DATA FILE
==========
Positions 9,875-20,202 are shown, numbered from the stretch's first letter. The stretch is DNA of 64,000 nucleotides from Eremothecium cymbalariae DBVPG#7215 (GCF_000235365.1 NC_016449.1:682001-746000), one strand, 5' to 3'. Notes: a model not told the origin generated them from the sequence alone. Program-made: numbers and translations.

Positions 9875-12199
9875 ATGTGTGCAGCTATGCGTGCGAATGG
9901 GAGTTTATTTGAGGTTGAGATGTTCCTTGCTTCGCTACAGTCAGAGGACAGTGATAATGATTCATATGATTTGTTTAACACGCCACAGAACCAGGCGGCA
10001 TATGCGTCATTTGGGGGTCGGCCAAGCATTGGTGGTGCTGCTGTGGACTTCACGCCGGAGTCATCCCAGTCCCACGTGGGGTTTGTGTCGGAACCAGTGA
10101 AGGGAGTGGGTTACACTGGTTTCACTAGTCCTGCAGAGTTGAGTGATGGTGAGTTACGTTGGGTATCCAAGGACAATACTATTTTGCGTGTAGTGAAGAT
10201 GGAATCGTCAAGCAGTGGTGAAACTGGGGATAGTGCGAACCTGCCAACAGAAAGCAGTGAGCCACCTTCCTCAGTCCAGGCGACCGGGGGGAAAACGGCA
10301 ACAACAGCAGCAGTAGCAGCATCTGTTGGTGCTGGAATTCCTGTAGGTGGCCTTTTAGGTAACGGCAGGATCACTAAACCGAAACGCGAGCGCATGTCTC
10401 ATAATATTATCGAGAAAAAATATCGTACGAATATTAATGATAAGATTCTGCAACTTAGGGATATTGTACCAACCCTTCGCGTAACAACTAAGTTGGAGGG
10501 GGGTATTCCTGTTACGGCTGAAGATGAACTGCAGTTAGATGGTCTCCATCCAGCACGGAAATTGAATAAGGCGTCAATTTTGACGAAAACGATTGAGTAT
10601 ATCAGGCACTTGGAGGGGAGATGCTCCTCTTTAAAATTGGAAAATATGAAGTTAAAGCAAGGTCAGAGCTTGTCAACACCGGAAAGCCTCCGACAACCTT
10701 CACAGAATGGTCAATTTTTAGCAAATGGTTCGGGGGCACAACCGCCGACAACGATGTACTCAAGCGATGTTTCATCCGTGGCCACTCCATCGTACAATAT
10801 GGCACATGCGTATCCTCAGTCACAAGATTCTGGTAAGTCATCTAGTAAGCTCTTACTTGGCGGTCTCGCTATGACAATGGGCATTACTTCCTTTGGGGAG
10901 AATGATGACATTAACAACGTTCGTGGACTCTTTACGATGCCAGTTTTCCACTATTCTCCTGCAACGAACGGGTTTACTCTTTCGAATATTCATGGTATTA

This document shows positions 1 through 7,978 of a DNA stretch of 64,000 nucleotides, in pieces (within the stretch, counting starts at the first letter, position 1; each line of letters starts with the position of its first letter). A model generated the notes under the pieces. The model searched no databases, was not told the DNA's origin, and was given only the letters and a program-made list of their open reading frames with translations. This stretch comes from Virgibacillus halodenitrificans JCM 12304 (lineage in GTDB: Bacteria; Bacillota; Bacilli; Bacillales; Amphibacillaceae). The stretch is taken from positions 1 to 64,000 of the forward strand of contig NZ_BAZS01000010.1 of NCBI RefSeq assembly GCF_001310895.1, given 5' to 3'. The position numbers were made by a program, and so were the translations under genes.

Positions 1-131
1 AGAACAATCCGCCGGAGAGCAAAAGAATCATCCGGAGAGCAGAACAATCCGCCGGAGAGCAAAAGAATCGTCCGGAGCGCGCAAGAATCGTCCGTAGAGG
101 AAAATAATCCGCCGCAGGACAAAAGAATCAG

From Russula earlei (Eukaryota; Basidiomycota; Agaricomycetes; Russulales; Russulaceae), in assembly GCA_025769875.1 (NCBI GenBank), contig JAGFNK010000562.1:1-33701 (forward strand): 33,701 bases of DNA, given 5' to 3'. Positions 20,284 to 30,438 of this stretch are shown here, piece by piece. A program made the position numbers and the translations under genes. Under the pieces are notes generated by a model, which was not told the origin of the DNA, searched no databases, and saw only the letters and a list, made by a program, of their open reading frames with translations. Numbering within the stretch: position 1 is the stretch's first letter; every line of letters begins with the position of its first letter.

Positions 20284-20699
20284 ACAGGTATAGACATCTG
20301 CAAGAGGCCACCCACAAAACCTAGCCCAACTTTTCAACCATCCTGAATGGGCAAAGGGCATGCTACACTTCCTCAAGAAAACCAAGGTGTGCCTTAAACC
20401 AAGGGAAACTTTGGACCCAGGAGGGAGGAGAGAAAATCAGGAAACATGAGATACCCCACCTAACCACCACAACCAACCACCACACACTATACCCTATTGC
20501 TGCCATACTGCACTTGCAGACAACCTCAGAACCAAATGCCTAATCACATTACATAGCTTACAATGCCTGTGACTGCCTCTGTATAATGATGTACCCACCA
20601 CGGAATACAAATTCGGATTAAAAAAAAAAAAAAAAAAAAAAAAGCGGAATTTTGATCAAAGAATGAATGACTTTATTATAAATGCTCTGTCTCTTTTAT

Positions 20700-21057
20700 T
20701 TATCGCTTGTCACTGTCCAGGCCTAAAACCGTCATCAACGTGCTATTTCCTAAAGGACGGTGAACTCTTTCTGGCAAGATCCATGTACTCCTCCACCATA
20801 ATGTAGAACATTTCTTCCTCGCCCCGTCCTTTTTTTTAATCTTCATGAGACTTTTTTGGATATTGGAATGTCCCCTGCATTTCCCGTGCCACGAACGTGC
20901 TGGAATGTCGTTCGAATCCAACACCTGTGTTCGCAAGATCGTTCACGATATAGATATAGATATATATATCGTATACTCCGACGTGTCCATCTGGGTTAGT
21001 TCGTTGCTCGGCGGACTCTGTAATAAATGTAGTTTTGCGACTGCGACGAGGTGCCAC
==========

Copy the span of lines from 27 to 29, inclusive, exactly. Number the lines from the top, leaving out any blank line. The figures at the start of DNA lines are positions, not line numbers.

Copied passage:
20700 T
20701 TATCGCTTGTCACTGTCCAGGCCTAAAACCGTCATCAACGTGCTATTTCCTAAAGGACGGTGAACTCTTTCTGGCAAGATCCATGTACTCCTCCACCATA
20801 ATGTAGAACATTTCTTCCTCGCCCCGTCCTTTTTTTTAATCTTCATGAGACTTTTTTGGATATTGGAATGTCCCCTGCATTTCCCGTGCCACGAACGTGC